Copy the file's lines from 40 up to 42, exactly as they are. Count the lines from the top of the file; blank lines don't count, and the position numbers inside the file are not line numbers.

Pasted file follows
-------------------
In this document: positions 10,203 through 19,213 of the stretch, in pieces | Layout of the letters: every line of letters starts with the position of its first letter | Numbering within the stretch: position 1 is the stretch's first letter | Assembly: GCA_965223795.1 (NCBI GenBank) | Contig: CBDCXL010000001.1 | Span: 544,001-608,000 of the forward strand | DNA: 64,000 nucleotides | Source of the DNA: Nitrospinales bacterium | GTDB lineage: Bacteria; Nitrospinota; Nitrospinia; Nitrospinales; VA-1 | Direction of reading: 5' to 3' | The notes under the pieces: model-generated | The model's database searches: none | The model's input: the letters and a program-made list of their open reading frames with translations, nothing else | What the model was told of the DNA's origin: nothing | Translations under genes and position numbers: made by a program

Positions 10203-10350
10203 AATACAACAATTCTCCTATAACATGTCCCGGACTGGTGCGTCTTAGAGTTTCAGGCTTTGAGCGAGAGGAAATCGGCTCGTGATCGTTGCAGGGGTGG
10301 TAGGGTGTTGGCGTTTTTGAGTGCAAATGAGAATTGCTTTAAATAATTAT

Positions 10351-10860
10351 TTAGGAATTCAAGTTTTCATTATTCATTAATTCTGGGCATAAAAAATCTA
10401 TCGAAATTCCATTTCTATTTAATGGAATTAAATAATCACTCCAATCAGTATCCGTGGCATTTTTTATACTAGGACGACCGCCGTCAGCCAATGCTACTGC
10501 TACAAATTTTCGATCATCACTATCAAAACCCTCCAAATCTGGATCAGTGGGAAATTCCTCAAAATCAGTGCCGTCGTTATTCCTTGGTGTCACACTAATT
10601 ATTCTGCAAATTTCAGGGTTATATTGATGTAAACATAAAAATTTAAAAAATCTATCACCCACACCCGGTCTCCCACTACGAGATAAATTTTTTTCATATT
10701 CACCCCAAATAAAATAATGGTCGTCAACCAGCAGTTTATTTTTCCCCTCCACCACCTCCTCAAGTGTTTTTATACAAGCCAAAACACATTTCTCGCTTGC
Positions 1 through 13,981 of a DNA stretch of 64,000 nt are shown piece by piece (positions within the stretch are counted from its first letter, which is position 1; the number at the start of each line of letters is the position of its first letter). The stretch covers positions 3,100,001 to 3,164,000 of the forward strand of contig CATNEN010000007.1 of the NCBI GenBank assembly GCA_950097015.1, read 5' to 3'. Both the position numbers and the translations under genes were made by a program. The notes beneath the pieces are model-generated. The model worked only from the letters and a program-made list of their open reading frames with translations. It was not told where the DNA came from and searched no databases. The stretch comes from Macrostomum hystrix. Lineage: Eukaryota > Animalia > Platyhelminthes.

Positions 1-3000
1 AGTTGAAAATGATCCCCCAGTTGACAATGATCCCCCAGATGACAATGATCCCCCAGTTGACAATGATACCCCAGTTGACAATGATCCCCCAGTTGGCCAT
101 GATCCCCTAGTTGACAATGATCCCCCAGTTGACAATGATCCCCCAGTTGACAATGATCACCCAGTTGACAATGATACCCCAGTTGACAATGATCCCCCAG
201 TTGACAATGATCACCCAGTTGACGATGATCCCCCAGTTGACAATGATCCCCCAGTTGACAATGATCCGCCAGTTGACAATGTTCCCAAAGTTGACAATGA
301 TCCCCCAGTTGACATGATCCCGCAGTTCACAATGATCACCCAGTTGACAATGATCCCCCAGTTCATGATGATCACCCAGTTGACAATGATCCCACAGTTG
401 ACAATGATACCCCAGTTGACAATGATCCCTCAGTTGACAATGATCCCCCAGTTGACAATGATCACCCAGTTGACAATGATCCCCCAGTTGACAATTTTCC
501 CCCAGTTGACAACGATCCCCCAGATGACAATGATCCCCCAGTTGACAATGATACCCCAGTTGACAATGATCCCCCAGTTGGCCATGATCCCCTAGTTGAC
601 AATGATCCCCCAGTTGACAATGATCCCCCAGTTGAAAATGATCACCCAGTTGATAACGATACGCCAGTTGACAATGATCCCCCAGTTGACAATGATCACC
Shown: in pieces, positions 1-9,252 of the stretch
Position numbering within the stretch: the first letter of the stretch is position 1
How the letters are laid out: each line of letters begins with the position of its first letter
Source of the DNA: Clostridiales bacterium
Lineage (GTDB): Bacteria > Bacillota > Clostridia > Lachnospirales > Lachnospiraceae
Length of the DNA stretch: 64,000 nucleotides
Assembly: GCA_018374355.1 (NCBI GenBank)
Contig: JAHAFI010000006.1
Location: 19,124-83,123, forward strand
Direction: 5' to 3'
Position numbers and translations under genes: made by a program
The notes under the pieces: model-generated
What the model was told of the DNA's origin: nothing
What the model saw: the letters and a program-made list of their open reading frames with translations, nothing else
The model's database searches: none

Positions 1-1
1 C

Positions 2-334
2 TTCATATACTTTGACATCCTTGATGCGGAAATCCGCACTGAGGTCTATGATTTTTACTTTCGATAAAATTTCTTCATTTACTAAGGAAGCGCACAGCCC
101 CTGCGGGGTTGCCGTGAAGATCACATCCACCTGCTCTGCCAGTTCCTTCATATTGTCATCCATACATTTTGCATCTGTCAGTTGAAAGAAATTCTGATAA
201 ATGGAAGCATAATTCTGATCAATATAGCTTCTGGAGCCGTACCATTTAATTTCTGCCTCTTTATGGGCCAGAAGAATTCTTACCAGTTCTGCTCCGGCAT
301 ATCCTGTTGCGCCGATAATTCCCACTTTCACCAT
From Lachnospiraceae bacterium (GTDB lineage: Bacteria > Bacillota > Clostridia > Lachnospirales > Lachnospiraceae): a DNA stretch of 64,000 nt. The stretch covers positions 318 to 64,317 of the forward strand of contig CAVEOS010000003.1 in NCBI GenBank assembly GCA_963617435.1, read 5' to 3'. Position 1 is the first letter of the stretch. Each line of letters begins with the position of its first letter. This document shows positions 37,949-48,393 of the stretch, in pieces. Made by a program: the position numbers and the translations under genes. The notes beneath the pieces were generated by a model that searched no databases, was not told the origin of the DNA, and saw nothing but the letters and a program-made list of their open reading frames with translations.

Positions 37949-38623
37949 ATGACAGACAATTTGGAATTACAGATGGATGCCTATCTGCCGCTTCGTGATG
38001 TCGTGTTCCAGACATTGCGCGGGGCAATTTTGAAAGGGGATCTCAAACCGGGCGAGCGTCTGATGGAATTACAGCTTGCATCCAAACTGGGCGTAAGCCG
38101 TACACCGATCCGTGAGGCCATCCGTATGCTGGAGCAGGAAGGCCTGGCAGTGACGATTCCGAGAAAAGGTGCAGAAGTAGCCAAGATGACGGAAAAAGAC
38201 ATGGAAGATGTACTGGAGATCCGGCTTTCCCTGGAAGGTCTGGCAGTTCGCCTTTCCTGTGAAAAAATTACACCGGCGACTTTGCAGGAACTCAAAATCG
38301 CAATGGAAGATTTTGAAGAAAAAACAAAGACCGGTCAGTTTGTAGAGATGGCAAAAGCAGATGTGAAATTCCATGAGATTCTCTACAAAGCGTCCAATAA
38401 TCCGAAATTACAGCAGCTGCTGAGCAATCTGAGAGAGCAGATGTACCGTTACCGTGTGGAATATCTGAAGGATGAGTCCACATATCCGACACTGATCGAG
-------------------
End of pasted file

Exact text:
201 ATGGAAGCATAATTCTGATCAATATAGCTTCTGGAGCCGTACCATTTAATTTCTGCCTCTTTATGGGCCAGAAGAATTCTTACCAGTTCTGCTCCGGCAT
301 ATCCTGTTGCGCCGATAATTCCCACTTTCACCAT
From Lachnospiraceae bacterium (GTDB lineage: Bacteria > Bacillota > Clostridia > Lachnospirales > Lachnospiraceae): a DNA stretch of 64,000 nt. The stretch covers positions 318 to 64,317 of the forward strand of contig CAVEOS010000003.1 in NCBI GenBank assembly GCA_963617435.1, read 5' to 3'. Position 1 is the first letter of the stretch. Each line of letters begins with the position of its first letter. This document shows positions 37,949-48,393 of the stretch, in pieces. Made by a program: the position numbers and the translations under genes. The notes beneath the pieces were generated by a model that searched no databases, was not told the origin of the DNA, and saw nothing but the letters and a program-made list of their open reading frames with translations.